Do you know how fast you can shoot and still be accurate?

I decided to determine my "accurate rate of fast or rapid fire" after two of my closest shooting buddies, including one who trains military special operations personnel, noticed that whenever I field-tested Glock pistols, 1911s or Smith & Wesson K- and L-frame revolvers, I tended to shoot much tighter groups than when I shot some of my favorite DA/SA pistols. 

Before I go any further, let me say for the record that this discussion has nothing to do with your ability to qualify with a perfect score with a particular firearm. I mention this because I don't want to give you the wrong impression and make it sound as if my DA/SA or DAK (Double Action Kellerman) SIG pistols are not accurate firearms.

To prove this point, allow me to mention that I recently qualified on a 50-round law enforcement certified course of fire and achieved a 250 out of 250 point score with my DA/SA SIG P220 compact .45, a 250 out of 250 with a DA/SA SIG P239 9mm and a 245 out of 250 with my DA/SA SIG P229 in .40 S&W. Clearly, these numbers prove I'm a very good shot with various DA/SA SIG pistols.

When you qualify with firearms on any law enforcement course of fire, you can easily achieve a perfect score or a close-to-perfect score without delivering one large 50-round cluster or super tight group of bullets fired in the direct center of the chest area of the target.

The average law enforcement officer isn't tested or required to determine their ability to deliver precision shot placement, especially when you consider that the scoring area of a TQ19 Police Firearms Qualification target has an official scoring area that is roughly 11 inches wide by 16 inches high not counting the head. 

The reason it's important to know your accurate rate of rapid or fast fire is because there may come a time when it may be necessary to deliver precise shot placement to safely end a hostage situation or to engage multiple violators in a Close Quarter Battle situation. Remember, it's to your advantage to stop all threats from continuing to be a threat with the least number of bullets fired when it is possible to do so because you're accountable for every round fired in any authorized use of deadly force.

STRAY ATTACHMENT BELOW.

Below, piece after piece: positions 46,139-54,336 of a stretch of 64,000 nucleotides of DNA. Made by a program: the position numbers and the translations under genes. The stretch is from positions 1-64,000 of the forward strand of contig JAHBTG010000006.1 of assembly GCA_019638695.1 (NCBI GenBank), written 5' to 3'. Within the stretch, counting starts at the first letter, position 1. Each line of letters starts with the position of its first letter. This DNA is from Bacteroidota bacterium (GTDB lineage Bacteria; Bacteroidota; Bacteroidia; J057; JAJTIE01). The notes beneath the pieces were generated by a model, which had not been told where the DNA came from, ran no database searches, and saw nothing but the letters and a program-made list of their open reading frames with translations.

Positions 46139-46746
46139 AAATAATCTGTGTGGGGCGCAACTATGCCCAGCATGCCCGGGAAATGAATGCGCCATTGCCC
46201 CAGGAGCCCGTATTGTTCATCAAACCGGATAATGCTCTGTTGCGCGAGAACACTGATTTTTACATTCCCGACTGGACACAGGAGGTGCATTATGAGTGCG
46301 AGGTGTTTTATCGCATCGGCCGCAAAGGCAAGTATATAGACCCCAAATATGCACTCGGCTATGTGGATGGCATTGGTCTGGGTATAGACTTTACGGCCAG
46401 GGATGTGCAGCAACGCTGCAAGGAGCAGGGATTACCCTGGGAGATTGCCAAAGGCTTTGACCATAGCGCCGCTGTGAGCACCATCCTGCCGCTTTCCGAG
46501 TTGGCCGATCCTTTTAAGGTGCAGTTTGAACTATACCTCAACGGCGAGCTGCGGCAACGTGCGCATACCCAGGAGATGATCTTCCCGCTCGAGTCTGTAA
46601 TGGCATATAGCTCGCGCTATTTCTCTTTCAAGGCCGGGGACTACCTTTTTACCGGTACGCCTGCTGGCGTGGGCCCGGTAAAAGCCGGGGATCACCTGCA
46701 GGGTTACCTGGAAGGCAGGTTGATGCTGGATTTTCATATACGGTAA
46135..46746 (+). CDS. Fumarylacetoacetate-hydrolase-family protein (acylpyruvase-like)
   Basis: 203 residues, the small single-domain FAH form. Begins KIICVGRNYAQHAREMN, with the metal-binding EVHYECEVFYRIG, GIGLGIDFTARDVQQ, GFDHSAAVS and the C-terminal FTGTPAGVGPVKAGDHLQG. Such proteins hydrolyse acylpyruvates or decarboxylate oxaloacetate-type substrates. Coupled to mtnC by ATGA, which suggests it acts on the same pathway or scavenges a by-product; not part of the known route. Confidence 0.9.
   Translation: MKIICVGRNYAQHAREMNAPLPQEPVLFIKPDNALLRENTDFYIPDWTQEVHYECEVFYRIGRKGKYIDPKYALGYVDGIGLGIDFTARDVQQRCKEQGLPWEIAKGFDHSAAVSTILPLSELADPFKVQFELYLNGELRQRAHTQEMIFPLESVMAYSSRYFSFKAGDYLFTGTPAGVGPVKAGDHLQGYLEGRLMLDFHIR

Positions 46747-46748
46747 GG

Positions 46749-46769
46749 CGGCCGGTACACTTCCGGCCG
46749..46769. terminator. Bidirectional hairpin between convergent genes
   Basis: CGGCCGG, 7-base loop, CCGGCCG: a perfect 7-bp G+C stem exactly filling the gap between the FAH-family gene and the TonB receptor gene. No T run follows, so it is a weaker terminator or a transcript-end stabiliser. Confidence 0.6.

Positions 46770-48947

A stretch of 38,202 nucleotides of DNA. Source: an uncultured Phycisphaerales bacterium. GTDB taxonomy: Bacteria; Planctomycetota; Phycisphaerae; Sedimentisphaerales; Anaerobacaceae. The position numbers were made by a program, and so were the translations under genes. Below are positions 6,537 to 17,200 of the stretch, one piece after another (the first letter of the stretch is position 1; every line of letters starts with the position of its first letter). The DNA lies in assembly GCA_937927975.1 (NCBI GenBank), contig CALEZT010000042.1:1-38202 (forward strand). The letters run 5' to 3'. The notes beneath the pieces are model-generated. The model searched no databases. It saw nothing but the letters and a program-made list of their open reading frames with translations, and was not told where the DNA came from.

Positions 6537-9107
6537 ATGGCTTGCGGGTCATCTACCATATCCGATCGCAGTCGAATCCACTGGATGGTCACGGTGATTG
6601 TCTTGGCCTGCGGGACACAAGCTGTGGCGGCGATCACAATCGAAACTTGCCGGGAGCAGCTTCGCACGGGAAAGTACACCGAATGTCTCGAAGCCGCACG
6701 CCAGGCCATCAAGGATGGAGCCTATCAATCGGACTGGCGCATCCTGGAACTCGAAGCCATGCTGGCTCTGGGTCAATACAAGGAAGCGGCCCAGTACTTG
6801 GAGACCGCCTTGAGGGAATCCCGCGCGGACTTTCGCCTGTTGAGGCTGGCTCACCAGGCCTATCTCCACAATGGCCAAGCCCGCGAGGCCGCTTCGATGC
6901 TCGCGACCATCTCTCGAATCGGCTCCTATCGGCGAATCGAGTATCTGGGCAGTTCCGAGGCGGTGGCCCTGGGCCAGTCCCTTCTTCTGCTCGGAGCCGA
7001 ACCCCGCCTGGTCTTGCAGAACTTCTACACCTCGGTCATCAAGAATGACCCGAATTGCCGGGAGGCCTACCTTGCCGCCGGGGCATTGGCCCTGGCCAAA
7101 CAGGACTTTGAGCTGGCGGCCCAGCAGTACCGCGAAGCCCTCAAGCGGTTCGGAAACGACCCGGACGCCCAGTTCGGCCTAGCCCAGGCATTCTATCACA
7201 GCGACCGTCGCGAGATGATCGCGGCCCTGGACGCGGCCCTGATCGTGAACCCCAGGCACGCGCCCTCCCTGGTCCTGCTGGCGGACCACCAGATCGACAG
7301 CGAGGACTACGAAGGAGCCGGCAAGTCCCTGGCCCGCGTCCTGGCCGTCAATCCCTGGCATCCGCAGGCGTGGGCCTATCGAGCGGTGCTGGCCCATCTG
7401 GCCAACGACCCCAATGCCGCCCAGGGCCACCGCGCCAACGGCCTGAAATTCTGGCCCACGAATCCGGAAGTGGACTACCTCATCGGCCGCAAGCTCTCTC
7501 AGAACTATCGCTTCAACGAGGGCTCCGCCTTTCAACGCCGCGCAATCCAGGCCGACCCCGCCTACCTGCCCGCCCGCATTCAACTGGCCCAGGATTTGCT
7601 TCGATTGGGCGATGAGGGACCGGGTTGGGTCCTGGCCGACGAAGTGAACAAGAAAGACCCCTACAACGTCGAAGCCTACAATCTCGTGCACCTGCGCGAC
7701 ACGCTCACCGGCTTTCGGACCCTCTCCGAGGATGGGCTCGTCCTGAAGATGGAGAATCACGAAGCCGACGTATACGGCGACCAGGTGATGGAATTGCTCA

It is also important to be skilled enough to use the least number of bullets possible to end any authorized use of deadly force situation to prevent the need for a combat reload in the presence of one or more adversaries. No matter how fast you can reload your firearm under stress, you risk exposure to attack and being overpowered, if you're alone and don't have suitable cover to hide behind when you execute a combat reload.

This is one reason it pays to carry a backup gun. Likewise, if your adversary is behind good cover, or is wearing body armor, you may have to "place your shots" in certain parts of your opponent's body, which is more likely to happen if you're a more proficient shooter.

After a great deal of experimentation, I have found that certain handguns with certain trigger systems tend to be easier to shoot with more precision than other makes and models. In my case, I can shoot faster and still deliver excellent connect-the-dots shot placement, when I shoot certain Glocks, certain SIGs, any well-made all-steel 1911 in 9mm or .45 ACP and various Smith & Wesson K- and L-frame revolvers such as my six-shot stainless steel .38 Special/.357 Magnum Model 686 with a four-inch barrel.

If you wish to train to improve your accurate rate of rapid or fast fire, you can practice different types of shooting drills that will enable you to hone your accuracy and rate of fire or speed with a patrol rifle and a handgun. You can begin by shooting slowly and working your way up to a faster pace, as long as you continue to deliver accurate shot placement. Or you can begin by shooting as quickly as you can pull the trigger, then back off until you find the right tempo that allows you to be a precision shooter. [PAGEBREAK]

To ensure you train properly, monitor your progress by inspecting your target after each drill and mark the hits and misses with a colored felt-tip pen. When you see one or more shots located outside of the scoring area that represents one or more misses, back off a bit and try the same drill again with a fully loaded firearm. This time, adjust your rate of fire by slowing down enough to find that perfect combination of speed and accuracy.